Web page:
Much international debate on nuclear disarmament focuses on building the necessary political will for progress toward a world without nuclear weapons, and on fostering a security environment for that political will to succeed. To make headway, we also need to understand better how practical steps toward disarmament could actually work, and how the international community can have appropriate confidence in them. The negotiation of future nuclear disarmament arrangements could be greatly aided if verification tools are available.
The International Partnership for Nuclear Disarmament Verification (IPNDV) is an informal partnership of more than 25 countries, working jointly since 2015 to develop technical solutions for monitoring and verification challenges across the nuclear weapons lifecycle. Research into verifying nuclear disarmament has been pursued since the 1990s by a few countries, including through bilateral cooperation. However, IPNDV is the first international dialogue in this field among a substantial number of states, including those with and without nuclear weapons.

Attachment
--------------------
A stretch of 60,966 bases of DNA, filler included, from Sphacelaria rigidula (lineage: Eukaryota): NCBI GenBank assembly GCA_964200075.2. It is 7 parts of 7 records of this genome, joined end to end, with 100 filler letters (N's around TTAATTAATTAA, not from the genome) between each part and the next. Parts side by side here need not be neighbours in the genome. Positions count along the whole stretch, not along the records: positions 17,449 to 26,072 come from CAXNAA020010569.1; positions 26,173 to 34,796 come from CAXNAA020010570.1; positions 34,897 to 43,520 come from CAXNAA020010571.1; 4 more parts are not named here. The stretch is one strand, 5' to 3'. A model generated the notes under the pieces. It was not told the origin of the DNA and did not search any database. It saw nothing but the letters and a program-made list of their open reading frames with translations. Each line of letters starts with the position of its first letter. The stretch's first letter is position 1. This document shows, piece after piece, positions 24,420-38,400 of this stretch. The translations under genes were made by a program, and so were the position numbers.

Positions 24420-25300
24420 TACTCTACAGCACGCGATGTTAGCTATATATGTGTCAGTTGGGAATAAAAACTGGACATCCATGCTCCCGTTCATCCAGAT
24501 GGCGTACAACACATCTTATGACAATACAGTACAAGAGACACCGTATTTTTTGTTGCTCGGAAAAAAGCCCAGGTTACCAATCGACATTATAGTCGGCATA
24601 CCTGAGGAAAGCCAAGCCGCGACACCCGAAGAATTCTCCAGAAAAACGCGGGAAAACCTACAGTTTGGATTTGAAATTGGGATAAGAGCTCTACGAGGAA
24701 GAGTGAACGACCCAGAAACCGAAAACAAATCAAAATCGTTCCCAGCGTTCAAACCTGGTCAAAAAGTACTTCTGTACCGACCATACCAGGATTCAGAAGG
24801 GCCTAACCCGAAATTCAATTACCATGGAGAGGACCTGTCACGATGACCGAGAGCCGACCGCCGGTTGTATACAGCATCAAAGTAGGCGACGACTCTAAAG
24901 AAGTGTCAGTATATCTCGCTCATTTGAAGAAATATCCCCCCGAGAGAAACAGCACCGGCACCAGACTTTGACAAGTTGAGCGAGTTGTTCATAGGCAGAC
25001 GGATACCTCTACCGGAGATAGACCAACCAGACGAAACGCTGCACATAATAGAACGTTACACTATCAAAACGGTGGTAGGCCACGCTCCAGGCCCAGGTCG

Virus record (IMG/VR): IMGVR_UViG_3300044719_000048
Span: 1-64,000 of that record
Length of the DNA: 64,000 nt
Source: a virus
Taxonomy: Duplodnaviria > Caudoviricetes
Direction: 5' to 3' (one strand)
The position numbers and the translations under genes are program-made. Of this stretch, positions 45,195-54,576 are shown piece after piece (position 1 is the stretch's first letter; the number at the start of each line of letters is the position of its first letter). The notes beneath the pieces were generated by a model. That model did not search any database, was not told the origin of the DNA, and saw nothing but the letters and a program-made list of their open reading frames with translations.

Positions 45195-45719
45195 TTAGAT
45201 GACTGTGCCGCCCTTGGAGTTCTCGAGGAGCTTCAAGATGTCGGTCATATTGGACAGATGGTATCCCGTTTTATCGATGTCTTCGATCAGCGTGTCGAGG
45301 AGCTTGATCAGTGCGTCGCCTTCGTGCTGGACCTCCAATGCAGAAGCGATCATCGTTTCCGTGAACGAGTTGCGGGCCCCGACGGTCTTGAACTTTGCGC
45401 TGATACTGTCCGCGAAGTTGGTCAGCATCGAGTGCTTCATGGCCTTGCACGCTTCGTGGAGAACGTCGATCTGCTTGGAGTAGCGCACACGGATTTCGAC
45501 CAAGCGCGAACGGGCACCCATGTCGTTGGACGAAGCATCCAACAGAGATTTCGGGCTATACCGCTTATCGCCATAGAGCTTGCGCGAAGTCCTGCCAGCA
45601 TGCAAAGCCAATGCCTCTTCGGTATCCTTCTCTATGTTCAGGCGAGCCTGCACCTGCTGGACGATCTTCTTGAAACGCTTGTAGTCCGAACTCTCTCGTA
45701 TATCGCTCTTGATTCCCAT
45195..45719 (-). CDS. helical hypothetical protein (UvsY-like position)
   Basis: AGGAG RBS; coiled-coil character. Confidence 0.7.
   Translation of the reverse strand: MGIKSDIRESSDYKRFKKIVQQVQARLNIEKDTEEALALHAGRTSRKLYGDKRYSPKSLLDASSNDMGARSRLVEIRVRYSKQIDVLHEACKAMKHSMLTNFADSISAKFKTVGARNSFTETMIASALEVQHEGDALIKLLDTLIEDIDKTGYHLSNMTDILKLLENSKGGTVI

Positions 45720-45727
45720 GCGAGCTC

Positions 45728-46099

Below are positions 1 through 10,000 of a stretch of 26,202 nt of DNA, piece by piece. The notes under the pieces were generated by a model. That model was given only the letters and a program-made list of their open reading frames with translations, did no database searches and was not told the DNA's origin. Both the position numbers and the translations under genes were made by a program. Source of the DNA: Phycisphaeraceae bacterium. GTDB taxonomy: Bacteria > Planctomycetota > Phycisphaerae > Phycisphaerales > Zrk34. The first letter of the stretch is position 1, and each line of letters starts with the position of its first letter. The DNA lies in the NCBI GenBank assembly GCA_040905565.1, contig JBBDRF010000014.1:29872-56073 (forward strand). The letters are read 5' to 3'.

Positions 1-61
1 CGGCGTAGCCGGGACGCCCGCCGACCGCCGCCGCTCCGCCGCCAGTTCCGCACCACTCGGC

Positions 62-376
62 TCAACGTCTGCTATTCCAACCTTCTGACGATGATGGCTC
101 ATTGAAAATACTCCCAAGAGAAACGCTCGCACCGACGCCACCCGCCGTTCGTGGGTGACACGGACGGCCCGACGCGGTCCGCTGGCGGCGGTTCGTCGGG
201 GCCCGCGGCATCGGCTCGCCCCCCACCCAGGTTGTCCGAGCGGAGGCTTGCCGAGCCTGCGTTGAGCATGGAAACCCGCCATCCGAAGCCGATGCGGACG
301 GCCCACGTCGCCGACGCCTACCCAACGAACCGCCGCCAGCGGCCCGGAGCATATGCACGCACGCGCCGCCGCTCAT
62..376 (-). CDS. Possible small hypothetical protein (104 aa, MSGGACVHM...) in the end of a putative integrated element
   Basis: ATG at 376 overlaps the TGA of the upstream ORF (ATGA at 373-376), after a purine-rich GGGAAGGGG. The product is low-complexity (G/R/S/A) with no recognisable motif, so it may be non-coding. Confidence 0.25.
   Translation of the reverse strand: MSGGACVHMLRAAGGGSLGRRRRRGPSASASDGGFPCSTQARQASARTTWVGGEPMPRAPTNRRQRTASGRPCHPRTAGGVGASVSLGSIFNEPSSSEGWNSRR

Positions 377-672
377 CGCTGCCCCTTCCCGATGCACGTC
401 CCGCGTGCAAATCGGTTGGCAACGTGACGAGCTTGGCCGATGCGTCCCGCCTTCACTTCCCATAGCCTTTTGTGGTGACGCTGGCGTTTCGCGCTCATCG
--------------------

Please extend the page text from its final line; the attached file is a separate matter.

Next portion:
Australia (DG ASNO) co-chairs IPNDV’s Working Group 2 whose focus is the development of processes and procedures under which international inspectors could gain some assurance that an item presented for verification is a nuclear explosive device and then reliably track the device and its components through the disassembly process.